elements—the component materials of
the world [Wahl]. However, as "the
works" in the earth are mentioned separately from "the earth," so it is
likely by "elements," mentioned after "the heavens," are meant "the
works therein," namely, the sun, moon, and stars (as Theophilus of Antioch [p. 22, 148, 228]; and
Justin Martyr [Apology, 2.44],
use the word "elements"): these, as at creation, so in the destruction
of the world, are mentioned [Bengel].
But as "elements" is not so used in Scripture Greek, perhaps it
refers to the component materials of "the heavens," including
the heavenly bodies; it clearly belongs to the former clause,
"the heavens," not to the following, "the earth," &c.
melt—be dissolved, as in 2Pe 3:11.
the works … therein—of nature
and of art.
11. Your duty, seeing that this is so, is to
be ever eagerly expecting the day of God.
then—Some oldest manuscripts
substitute "thus" for "then": a happy refutation of the "thus" of the
scoffers, 2Pe 3:4
(English Version, "As they were," Greek, "thus").
shall be—Greek, "are
being (in God's appointment, soon to be fulfilled) dissolved"; the
present tense implying the certainty as though it were actually
what manner of men—exclamatory.
How watchful, prayerful, zealous!
to be—not the mere Greek
substantive verb of existence (einai), but (huparchein)
denoting a state or condition in which one is supposed to
be [Tittmann]. What holy men ye ought to
be found to be, when the event comes! This is "the holy commandment"
mentioned in 2Pe 3:2.
godliness—Greek, plural: behaviors (towards
men), godlinesses (or pieties towards God) in their
manifold modes of manifestation.
12. hasting unto—with the utmost
eagerness desiring [Wahl], praying
for, and contemplating, the coming Saviour as at hand. The Greek
may mean "hastening (that is, urging onward [Alford]) the day of God"; not that God's eternal
appointment of the time is changeable, but God appoints us as
instruments of accomplishing those events which must be first before
the day of God can come. By praying for His coming, furthering the
preaching of the Gospel for a witness to all nations, and bringing in
those whom "the long-suffering of God" waits to save, we hasten the
coming of the day of God. The Greek verb is always in New
Testament used as neuter (as English Version here), not active;
but the Septuagint uses it actively. Christ says, "Surely
I come quickly. Amen." Our part is to speed forward this
consummation by praying, "Even so, come, Lord Jesus" (Re 22:20).
"presence" of a person: usually, of the Saviour.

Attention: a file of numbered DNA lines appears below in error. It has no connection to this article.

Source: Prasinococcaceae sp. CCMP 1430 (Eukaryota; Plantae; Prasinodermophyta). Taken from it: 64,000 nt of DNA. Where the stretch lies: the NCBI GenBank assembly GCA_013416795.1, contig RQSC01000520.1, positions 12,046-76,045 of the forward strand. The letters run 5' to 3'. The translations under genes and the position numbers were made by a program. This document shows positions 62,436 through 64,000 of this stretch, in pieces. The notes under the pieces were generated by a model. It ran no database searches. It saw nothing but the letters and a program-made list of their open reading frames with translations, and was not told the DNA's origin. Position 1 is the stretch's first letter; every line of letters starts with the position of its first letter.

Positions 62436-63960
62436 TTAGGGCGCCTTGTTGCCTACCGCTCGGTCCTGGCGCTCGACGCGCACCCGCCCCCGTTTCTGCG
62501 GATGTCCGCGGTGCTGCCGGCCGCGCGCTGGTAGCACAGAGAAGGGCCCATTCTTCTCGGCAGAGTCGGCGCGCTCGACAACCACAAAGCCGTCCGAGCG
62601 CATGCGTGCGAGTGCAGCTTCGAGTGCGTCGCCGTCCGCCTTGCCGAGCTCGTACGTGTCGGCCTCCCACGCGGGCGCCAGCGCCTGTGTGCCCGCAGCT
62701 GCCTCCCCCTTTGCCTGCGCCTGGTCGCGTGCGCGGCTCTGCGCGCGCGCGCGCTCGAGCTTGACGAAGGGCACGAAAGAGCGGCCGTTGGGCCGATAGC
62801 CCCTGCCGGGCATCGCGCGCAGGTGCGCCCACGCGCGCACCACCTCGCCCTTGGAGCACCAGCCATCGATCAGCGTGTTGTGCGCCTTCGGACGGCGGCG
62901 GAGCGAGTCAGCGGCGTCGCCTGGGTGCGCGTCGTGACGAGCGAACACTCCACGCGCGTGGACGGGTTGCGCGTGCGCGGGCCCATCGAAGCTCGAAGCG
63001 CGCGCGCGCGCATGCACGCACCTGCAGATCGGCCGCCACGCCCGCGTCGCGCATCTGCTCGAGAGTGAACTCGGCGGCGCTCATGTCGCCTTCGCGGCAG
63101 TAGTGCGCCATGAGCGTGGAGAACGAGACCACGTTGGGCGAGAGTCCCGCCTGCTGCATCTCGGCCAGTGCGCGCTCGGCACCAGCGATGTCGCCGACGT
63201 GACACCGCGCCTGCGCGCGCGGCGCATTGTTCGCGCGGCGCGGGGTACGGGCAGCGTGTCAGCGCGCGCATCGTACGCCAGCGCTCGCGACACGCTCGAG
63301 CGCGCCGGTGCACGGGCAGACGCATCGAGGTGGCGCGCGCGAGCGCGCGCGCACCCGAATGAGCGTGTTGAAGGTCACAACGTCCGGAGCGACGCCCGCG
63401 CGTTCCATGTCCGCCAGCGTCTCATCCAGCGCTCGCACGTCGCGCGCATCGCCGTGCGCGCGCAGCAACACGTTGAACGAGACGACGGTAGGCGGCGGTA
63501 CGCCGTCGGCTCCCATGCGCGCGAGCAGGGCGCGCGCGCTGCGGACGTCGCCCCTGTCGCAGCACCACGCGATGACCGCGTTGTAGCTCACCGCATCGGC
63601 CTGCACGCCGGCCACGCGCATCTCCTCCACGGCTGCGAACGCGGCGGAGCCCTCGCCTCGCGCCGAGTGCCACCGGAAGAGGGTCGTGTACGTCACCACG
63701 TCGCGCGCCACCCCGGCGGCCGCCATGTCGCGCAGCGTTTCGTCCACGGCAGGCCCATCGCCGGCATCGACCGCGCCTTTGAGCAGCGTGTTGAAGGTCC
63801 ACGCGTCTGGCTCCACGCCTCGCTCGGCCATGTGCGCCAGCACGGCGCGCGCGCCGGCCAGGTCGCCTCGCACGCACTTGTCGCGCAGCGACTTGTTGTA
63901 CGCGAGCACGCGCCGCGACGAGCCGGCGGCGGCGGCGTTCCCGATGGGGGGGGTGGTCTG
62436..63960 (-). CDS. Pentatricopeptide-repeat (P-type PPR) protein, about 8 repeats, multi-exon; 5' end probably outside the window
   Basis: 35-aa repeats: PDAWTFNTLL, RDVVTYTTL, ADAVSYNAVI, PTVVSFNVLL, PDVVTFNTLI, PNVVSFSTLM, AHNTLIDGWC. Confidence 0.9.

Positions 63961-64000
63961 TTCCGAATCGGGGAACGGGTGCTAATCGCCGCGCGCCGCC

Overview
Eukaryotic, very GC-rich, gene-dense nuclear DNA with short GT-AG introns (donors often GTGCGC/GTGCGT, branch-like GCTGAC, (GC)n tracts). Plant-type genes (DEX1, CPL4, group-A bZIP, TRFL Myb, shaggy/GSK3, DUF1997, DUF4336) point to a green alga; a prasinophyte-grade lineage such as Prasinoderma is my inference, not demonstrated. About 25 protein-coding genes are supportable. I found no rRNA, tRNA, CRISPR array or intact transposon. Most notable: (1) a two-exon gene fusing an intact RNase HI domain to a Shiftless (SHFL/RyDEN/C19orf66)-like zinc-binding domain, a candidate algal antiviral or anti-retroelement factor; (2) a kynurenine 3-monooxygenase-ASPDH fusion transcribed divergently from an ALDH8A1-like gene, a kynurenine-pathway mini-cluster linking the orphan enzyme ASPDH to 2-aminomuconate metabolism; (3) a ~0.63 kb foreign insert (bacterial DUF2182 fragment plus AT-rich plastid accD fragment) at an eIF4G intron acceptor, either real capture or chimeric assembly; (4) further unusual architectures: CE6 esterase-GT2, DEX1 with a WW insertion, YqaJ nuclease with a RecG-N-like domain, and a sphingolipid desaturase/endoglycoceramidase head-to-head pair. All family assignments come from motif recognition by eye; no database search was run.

the day of God—God has given many
myriads of days to men: one shall be the great "day of God"
wherein—rather as Greek, "on
account of (or owing to) which" day.
heavens—the upper and lower regions of
melt—Our igneous rocks show that they
were once in a liquid state.
13. Nevertheless—"But": in contrast to
the destructive effects of the day of God stand its constructive
effects. As the flood was the baptism of the earth, eventuating in a
renovated earth, partially delivered from "the curse," so the baptism
with fire shall purify the earth so as to be the renovated abode of
regenerated man, wholly freed from the curse.
his promise—(Isa 65:17;
66:22). The "we" is not
emphatical as in English Version.
new heavens—new atmospheric heavens
surrounding the renovated earth.
righteousness—dwelleth in that
coming world as its essential feature, all pollutions having been
14. that ye … be found of him—"in
His sight" [Alford], at His coming;
plainly implying a personal coming.
without spot—at the coming marriage
feast of the Lamb, in contrast to 2Pe 2:13, "Spots they are and blemishes while
they feast," not having on the King's pure wedding garment.
blameless—(1Co 1:8; Php 1:10; 1Th 3:13; 5:23).
in peace—in all its aspects, towards
God, your own consciences, and your fellow men, and as its consequence
eternal blessedness: "the God of peace" will effect this for
15. account … the long-suffering … is
salvation—is designed for the salvation of those yet to be
gathered into the Church: whereas those scoffers "count it (to be the
result of) slackness" on the Lord's part (2Pe 3:9).
our beloved brother Paul—a beautiful
instance of love and humility. Peter praises the very Epistles which
contain his condemnation.
according to the wisdom given unto
him—adopting Paul's own language, 1Co 3:10, "According to the grace of God
which is given unto me as a wise master-builder."
Supernatural and inspired wisdom "GIVEN"
him, not acquired in human schools of learning.
hath written—Greek aorist,
"wrote," as a thing wholly past: Paul was by this time either
dead, or had ceased to minister to them.